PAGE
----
Sunday, November 10, 2013

The Other Side of ADHD- Hyper Focus!

Most people who are aware of ADHD or have some experience with a person with ADHD, they can all recognize the hyperactive elements. The inability to stop moving, getting up, the impulsive behavior, and even the need to constantly talk or be the center of attention. However, the hyperactive behavior isn't the only reaction that comes from a person with ADHD. Sometimes, when a person becomes really interested in something or really involved in creating something, they become hyper-focused.


This hyper-focus allows them to stay on one task for hours on end, trying to either perfect something, accomplish something, or come to the end of the activity they find fascinating or challenging. When this happens, it can be extremely difficult to get their attention, even impossible in some situations where the activity requires all a person's senses.

I find this type of focus fascinating and although I can recognize when I get into the "zone," as my husband calls it, it is especially interesting to see my extremely hyper seven year old focus in on creating a huge multi-dimensional lego jet bomber. All of a sudden, his need to move shuts off, his need to be stimulated quiets down, and he sits in one spot for hour at a time, methodically piecing together this incredibly difficult airplane without even the need to tap his foot. He will be like this for as long as it takes to completely finish it, even if it takes three days.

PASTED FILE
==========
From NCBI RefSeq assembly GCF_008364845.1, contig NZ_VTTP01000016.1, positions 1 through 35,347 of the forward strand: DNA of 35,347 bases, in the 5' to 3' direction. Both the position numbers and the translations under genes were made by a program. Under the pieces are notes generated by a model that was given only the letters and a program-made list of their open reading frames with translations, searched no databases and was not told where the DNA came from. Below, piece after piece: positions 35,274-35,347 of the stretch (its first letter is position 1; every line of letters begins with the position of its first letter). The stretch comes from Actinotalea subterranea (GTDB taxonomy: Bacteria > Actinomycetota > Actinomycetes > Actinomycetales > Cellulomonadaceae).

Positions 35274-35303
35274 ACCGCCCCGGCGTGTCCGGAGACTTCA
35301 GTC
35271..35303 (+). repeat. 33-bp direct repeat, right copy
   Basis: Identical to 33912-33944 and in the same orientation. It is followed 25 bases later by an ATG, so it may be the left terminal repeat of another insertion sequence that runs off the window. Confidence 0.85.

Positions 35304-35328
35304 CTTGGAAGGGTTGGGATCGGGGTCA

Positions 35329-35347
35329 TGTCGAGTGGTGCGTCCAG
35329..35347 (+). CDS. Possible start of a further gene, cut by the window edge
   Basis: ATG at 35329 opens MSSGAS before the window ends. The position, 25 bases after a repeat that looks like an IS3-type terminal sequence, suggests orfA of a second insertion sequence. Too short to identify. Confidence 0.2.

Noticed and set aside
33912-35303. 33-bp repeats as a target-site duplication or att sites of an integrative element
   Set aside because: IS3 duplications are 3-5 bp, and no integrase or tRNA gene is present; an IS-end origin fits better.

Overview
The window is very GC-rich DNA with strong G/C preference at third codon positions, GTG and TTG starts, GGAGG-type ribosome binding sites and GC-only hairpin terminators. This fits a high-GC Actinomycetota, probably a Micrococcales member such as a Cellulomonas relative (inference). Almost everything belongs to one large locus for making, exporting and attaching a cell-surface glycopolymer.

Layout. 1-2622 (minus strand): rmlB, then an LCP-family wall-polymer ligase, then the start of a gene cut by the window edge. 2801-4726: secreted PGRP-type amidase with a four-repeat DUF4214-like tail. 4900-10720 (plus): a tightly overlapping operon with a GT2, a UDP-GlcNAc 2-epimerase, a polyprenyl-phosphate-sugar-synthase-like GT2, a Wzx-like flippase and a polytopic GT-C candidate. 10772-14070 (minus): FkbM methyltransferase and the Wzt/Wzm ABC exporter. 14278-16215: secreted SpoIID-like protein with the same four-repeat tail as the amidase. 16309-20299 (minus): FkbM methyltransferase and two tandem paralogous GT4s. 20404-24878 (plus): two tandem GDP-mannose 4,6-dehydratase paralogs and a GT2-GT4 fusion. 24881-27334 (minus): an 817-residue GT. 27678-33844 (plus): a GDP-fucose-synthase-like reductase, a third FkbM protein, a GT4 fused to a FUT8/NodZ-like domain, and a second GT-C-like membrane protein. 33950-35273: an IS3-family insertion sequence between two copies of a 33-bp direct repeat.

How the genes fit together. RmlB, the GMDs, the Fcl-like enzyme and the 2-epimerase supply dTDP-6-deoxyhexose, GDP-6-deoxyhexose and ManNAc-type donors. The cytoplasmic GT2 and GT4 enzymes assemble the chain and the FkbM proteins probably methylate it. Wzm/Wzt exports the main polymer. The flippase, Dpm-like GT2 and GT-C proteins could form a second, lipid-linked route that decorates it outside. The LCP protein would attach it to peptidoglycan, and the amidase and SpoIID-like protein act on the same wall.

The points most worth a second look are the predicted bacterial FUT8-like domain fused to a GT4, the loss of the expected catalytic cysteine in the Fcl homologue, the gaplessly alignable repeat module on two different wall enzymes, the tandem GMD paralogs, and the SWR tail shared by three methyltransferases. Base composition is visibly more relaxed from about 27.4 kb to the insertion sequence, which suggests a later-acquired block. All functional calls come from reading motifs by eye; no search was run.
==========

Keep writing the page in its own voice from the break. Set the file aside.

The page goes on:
It is so hard to get his attention because he replies, "Wait a minute Mom, I just need to ______________ (insert the next step here)" While I respect his need to finish the task at hand, since I can recognize this intense, almost uncontrollable need to complete the task, it becomes difficult to get him to accomplish ANYTHING! I have had to actually pry a half-completed lego formation from his clenched hands so he can go to sleep. But then, he will come out a half of a dozen times to "tweak" his creation and it goes back and forth until the end. 

Now, when he finally DOES finish it, he can put it to the side and forget about it. He doesn't play with it, or even care if it gets destroyed. For him, it is the PROCESS of building the lego formation, not the end result. As his Mom though, I can be proud of him and his ability to complete something like this and be content knowing that when he does find something that speaks to him, he will likely see it through- we just need to get him through those other less appealing tasks required of him by education!


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